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Oregon Health Authority announces $45 million in health equity grant awards


PORTLAND, Ore. (KTVZ) -- The Oregon Health Authority announced Friday it has selected nonprofit organizations and tribal governments from throughout the state for health equity grants to address the disproportionate impact of the COVID-19 pandemic on Oregon’s tribal communities and communities of color.

The grants total $45 million, and a full list of the awardees can be found here.

OHA announced the availability of grant funding and opened for applications to not-for-profit organizations statewide and Oregon’s nine federally recognized Tribes and the Urban Indian Health Program on Aug. 18. OHA received hundreds of applications and has funded 205 organizations and tribes. Requests totaled close to $170 million, and not all applicants could be funded.

“We look forward to partnering with these remarkable organizations and communities, who do such vital work to serve their communities,” said Patrick Allen, OHA director.  “We are deeply aware how these organizations’ linkages and knowledge of their communities and the challenges they face are so important to bringing resources to help. We look forward to the collective work to continue to meaningfully address the systemic racism and structural inequities that have caused so much health disparity, especially relating to COVID-19.”

The grants focus resources on communities most disproportionately impacted by COVID-19 and programs that will address health and economic disruptions, food insecurity and housing, and safety and violence prevention, among other aspects of need.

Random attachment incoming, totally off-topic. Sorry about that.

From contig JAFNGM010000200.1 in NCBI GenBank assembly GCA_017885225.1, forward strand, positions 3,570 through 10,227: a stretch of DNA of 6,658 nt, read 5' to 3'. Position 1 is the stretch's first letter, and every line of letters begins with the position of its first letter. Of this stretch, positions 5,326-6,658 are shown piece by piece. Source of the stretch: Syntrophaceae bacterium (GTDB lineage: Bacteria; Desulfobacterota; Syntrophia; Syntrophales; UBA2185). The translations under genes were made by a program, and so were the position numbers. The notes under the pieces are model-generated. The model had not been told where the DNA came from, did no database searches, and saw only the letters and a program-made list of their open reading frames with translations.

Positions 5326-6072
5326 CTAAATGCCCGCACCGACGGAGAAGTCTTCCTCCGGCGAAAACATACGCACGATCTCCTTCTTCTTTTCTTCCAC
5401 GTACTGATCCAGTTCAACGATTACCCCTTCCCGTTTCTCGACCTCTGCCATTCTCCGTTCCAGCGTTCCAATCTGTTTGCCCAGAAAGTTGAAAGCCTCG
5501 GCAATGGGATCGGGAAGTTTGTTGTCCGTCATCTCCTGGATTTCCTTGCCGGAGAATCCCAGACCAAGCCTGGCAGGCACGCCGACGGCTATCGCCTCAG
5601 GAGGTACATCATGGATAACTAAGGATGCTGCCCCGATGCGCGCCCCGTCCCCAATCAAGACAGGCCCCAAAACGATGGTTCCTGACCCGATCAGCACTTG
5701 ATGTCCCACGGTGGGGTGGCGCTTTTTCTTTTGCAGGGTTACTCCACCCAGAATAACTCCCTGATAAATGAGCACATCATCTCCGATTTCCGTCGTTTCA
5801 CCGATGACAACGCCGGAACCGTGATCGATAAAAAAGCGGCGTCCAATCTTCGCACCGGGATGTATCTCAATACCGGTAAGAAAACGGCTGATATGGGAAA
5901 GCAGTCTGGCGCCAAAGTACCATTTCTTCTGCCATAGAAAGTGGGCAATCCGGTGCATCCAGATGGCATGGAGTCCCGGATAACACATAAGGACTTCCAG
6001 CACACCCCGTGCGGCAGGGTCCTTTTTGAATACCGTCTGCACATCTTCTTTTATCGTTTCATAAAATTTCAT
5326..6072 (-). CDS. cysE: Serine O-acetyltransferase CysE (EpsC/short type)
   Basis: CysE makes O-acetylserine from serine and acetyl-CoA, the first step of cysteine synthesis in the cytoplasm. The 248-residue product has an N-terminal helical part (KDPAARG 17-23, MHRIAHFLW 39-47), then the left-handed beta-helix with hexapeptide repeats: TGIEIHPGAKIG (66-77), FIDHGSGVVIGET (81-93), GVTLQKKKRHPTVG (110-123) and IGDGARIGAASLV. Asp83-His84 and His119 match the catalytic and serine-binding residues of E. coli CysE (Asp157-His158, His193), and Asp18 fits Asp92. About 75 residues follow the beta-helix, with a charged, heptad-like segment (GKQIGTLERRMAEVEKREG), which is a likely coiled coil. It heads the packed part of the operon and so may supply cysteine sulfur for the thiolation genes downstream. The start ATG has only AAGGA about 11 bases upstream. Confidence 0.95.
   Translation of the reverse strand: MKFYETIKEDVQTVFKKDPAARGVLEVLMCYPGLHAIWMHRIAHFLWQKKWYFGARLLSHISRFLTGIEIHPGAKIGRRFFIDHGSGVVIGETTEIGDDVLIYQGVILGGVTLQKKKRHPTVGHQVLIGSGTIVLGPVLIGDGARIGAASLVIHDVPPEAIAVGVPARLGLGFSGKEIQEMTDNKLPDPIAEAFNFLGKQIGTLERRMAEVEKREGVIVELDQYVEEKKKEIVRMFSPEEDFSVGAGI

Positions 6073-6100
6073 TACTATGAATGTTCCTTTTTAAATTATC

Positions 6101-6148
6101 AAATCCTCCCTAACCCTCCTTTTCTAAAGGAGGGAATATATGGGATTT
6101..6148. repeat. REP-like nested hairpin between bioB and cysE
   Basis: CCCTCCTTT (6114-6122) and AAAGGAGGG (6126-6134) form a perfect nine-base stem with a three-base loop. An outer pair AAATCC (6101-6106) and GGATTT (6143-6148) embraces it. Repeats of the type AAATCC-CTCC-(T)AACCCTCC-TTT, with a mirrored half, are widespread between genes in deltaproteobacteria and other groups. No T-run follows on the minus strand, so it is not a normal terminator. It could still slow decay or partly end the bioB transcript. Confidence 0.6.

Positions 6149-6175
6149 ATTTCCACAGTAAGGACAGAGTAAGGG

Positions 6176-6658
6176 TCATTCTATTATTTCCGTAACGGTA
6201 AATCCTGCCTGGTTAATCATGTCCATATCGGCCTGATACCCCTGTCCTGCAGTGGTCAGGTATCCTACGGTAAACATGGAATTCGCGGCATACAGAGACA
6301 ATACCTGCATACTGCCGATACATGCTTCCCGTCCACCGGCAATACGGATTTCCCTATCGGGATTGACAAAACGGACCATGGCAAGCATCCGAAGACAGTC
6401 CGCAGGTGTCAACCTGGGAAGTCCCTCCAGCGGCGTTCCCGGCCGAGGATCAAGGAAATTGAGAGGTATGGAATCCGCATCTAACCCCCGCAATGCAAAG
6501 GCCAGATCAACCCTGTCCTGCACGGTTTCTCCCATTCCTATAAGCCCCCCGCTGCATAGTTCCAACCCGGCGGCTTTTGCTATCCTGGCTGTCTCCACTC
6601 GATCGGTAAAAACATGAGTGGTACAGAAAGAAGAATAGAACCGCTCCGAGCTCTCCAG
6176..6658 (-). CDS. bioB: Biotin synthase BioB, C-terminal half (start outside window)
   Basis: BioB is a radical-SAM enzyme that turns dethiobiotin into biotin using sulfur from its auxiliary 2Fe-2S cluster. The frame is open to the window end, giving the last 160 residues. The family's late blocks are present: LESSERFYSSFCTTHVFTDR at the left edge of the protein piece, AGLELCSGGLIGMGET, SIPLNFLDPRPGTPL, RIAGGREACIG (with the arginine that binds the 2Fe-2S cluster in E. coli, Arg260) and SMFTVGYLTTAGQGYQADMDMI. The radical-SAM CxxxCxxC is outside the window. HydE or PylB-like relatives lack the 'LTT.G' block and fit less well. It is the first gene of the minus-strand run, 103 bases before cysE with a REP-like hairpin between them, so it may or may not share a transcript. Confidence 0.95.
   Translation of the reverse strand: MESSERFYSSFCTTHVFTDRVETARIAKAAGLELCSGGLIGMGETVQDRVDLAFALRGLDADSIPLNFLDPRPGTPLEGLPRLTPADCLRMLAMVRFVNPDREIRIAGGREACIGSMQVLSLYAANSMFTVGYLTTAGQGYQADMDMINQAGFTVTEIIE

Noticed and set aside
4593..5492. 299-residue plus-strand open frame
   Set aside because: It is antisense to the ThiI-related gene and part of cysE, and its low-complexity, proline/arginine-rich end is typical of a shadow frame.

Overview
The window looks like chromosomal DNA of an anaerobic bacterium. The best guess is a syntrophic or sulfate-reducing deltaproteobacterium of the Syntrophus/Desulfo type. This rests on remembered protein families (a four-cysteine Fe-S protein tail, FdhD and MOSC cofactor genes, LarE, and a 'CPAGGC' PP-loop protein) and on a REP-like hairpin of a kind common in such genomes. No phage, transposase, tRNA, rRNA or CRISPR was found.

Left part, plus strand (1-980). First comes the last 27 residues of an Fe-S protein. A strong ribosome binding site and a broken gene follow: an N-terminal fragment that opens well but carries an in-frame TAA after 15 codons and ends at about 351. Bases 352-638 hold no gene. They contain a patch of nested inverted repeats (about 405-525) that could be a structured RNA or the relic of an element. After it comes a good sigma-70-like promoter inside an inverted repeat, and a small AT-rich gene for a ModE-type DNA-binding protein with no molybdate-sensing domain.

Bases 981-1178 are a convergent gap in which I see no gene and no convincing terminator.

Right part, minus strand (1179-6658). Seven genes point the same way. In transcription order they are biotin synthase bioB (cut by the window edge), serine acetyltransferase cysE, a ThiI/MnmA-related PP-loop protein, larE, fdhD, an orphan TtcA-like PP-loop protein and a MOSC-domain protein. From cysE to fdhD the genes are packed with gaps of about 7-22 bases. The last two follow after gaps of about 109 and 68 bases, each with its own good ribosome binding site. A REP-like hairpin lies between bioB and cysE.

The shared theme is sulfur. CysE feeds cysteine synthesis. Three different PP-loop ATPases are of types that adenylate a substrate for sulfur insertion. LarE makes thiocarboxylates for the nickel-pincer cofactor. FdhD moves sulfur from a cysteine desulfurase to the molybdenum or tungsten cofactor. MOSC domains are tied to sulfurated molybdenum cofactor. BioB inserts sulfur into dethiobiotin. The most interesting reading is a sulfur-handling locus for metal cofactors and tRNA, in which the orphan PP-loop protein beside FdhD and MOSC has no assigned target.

“While OHA relationships with many of these groups have existed in the past, this grant program represents a deepening and a broadening of the partnership,” said Leann Johnson, director of OHA’s equity and inclusion division. “In some cases, the partnership is new.  But whether new or existing, the relationships with these groups, the funding of their work, and their knowledge of the needs of their specific communities are the keys to breaking the hold of structural and systemic racism and oppression. We’re grateful for the work these organizations have engaged in already and will look to learn further from their wisdom.”

To learn more about this program, please visit

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  1. What the OHA needs to do is use that money to figure out ways to enforce its own rules. Many businesses have just decided to go above them and make up their own. Like telling people they have to eat with their masks on. Truth. I know four now that are demanding that. OHA clearly states a person is exempt in places where you EAT OR DRINK. Ill be damned if I am going to wear one while eating and pull it down each time I take a bite! I have walked out of four places now after being told that ridiculous demand that the customer will not be served unless they do that. Luckily it is only happening in Deschutes county. All the surrounding counties have common sense.

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